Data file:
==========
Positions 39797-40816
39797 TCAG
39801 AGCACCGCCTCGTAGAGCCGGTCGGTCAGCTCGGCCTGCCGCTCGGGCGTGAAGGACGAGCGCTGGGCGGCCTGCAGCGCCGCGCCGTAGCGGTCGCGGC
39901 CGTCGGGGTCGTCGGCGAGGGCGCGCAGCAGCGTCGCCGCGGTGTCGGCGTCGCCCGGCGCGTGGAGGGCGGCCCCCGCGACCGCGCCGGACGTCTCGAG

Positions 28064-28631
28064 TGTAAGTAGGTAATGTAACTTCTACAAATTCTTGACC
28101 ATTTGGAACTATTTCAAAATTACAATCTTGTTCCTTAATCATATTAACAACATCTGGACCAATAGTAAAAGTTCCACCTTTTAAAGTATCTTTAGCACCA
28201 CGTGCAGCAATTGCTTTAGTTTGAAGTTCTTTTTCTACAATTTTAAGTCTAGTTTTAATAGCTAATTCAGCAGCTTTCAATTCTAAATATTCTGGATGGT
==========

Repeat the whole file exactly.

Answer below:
Positions 39797-40816
39797 TCAG
39801 AGCACCGCCTCGTAGAGCCGGTCGGTCAGCTCGGCCTGCCGCTCGGGCGTGAAGGACGAGCGCTGGGCGGCCTGCAGCGCCGCGCCGTAGCGGTCGCGGC
39901 CGTCGGGGTCGTCGGCGAGGGCGCGCAGCAGCGTCGCCGCGGTGTCGGCGTCGCCCGGCGCGTGGAGGGCGGCCCCCGCGACCGCGCCGGACGTCTCGAG

Positions 28064-28631
28064 TGTAAGTAGGTAATGTAACTTCTACAAATTCTTGACC
28101 ATTTGGAACTATTTCAAAATTACAATCTTGTTCCTTAATCATATTAACAACATCTGGACCAATAGTAAAAGTTCCACCTTTTAAAGTATCTTTAGCACCA
28201 CGTGCAGCAATTGCTTTAGTTTGAAGTTCTTTTTCTACAATTTTAAGTCTAGTTTTAATAGCTAATTCAGCAGCTTTCAATTCTAAATATTCTGGATGGT